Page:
Photographer Pani Paul has spent three years skating and shooting with the diverse community at Mile End skatepark, a rare corner of gentrification-free London.

Photographer Pani Paul has spent three years skating and shooting with the diverse community at Mile End skatepark, a rare corner of gentrification-free London.

Mile End is a rare part of East London that remains still, largely, un-gentrified. It’s also home to one of the best skateparks in the city. A sprawling concrete-o-polis full of school kids, bad kids, hip kids, odd kids and old kids – a tinderbox of the diverse clientele of the borough.

Now it’s also the subject of a three-year portrait project by adopted local Pani Paul. Pani’s been skating and shooting the park since he moved to London and the resulting images, which have been collated into a book and exhibition – due to launch at 71a Gallery, Shoreditch, on November 26 – are an amorous reflection of the dynamic space.

Instead of hamming up the ‘gritty’ side of the park, Pani opts to capture his subjects serenely, almost suspended in motion, and offers another perspective on the played-out youth story.

What’s your connection with Mile End?
I skate there all the time haha and after three years I feel like a local.

When did you start shooting?
I started shooting there about three years ago but quite heavily over the last year.

What were you hoping to capture?
I guess I mainly did it to show appreciation towards the people there. I felt that these kids would just be stoked to have someone consciously take the time and put some work out that “immortalises” them (hate that word). Not everyone has to be a certain way to be considered interesting. A few people I took pictures of over the past few years are featured multiple times at different ages and have changed a lot. They remind me a bit of myself when I was a teenager. Mile End is not a “cool hype spot” it’s more just skate rats and teenagers, real characters rather than rich cool kids. I guess when I was young I would have been happy if someone took the time to show some recognition.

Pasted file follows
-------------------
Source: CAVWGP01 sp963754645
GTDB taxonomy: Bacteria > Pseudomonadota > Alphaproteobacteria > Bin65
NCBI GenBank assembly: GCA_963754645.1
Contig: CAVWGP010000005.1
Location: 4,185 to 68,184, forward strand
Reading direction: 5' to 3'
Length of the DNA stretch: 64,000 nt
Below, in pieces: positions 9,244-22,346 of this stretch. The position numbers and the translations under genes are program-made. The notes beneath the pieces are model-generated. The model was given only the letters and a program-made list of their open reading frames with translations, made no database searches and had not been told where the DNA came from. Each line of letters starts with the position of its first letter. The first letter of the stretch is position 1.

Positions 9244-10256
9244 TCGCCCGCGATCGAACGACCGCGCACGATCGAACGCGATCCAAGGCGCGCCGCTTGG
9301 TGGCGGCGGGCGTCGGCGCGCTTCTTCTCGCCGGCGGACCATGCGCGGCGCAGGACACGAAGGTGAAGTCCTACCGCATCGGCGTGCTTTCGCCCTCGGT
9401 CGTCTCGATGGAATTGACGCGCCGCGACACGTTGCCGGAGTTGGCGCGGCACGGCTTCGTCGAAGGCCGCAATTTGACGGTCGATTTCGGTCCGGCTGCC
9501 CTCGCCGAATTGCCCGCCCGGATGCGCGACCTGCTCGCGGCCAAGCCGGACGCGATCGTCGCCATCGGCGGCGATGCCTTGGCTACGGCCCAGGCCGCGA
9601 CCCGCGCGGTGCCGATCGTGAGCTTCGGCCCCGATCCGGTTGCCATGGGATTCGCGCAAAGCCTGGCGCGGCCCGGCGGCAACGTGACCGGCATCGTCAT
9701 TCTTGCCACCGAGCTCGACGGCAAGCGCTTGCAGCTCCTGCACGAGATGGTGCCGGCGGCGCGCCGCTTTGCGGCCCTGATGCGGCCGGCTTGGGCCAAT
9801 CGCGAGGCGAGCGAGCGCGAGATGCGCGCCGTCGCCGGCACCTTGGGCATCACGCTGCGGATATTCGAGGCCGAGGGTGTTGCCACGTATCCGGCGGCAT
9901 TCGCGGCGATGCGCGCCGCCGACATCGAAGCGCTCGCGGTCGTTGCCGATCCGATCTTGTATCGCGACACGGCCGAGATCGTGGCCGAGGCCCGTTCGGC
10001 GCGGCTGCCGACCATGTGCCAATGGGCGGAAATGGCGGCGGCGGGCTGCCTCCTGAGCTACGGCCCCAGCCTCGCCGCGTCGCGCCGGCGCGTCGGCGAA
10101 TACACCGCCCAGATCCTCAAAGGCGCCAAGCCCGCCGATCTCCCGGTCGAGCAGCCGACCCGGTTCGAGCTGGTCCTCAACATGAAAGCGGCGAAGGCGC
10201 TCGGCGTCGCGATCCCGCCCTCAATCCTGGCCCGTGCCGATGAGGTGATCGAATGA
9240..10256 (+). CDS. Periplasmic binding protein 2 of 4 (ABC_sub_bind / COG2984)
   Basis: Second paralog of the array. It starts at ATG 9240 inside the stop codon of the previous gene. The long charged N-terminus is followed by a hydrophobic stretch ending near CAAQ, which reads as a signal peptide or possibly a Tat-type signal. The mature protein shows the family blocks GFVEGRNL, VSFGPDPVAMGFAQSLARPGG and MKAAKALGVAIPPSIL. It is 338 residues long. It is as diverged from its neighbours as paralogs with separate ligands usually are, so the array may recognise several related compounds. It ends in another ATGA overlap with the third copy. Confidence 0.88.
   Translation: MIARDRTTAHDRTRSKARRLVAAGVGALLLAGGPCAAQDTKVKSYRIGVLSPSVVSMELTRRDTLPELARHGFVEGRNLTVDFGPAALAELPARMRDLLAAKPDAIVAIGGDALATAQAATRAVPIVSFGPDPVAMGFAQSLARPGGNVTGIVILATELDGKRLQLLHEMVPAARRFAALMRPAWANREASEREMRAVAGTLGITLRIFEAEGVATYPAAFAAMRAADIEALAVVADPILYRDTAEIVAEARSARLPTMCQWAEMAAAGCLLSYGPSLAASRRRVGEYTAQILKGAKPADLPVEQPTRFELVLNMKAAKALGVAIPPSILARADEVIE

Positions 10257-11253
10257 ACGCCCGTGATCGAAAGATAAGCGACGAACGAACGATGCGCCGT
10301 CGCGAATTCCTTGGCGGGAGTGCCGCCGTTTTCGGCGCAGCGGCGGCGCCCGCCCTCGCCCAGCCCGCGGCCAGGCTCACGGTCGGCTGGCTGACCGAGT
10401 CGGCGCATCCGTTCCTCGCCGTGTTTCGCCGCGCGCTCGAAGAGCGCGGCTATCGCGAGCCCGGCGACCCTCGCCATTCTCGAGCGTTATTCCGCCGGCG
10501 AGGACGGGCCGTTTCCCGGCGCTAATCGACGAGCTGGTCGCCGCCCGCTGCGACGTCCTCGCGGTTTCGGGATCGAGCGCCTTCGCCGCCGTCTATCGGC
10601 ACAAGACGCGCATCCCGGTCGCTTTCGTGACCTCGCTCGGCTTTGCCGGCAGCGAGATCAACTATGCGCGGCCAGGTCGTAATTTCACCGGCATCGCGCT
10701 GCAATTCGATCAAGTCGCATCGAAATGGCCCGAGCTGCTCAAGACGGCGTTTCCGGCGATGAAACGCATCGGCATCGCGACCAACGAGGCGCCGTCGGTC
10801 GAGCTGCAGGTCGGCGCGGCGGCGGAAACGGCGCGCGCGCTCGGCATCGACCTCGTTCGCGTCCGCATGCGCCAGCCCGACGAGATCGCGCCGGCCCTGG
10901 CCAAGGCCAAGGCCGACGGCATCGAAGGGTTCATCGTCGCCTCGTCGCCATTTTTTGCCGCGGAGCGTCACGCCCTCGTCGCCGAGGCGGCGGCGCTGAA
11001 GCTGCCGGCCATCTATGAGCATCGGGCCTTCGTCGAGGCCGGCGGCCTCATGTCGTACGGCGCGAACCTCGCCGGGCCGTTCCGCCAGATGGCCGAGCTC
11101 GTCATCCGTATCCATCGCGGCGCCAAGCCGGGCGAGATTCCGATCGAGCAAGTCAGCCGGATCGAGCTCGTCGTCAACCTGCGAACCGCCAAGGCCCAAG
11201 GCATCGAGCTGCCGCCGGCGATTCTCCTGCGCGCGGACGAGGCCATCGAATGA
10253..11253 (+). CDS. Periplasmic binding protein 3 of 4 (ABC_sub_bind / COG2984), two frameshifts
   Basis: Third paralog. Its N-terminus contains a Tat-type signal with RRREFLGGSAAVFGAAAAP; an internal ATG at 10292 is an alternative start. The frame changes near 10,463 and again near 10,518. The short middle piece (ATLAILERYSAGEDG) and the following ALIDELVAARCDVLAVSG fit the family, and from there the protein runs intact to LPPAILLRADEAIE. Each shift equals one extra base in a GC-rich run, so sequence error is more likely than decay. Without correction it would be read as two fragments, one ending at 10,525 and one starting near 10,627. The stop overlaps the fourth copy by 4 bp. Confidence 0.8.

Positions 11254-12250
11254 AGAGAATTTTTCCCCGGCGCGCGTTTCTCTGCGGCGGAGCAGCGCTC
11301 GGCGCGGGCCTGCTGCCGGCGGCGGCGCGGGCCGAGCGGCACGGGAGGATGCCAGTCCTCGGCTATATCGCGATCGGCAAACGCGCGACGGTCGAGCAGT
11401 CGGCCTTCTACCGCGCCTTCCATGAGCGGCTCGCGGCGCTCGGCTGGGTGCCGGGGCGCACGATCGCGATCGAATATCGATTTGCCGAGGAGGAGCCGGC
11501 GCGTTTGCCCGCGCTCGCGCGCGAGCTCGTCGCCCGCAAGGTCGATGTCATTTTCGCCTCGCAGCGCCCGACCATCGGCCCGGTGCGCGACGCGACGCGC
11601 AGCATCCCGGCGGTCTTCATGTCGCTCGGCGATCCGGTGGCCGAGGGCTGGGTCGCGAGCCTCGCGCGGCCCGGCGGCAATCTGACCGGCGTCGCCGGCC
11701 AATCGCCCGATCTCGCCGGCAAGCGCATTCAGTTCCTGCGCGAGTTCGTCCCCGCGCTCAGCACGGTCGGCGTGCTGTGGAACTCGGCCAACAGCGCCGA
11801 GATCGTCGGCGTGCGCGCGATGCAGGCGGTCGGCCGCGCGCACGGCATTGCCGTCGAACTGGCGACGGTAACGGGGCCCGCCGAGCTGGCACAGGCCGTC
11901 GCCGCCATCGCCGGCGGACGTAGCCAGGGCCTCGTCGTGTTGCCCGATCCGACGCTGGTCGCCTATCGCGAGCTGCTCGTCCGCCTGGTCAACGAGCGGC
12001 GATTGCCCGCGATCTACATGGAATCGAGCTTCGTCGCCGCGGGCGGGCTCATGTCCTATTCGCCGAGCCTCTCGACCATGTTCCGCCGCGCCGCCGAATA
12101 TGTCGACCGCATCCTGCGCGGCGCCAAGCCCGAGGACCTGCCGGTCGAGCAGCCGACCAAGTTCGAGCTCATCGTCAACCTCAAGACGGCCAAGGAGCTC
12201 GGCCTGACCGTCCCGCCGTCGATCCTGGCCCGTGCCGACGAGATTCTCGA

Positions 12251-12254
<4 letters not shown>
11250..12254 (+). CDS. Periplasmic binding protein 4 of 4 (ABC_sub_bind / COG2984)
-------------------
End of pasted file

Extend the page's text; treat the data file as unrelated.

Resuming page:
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What do you think is special/interesting about Mile End?
I think it’s special for this project because it’s not just about locals. There is a heavy local scene and a lot of the pictures are of locals but also a lot of the pictures are just of people who visit the park or even people passing by the skatepark It’s not an intimidating environment and everyone is generally pretty friendly. But there are also pictures that were taken in Stratford, Walthamstow etc. So it’s not ALL Mile End. I’d also like to say something about Bryce and Carl [of on-site skate shop Parlour] and how much they support and help out the local kids by creating a safe environment where they can just be themselves.

How do you think the photos work together as a collection?
I focused purely on people who I though were interesting looking, so it’s very much portrait-based around different characters.

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What do you hope the book shows viewers?
I am not trying to portray any message here really. It’s purely just a study of of people who I think are interesting. I guess the main focus is on the kids and not me as a photographer. They felt comfortable with me taking the pictures as I’ve been skating there for a few years and they trust me so the pictures aren’t too stylised. It’s also special because all the images are hand-printed directly from the negatives and the show will have a selection the original prints framed.

Pani Paul launches Mile End with an exhibition at 71a Gallery, London, on November 26.

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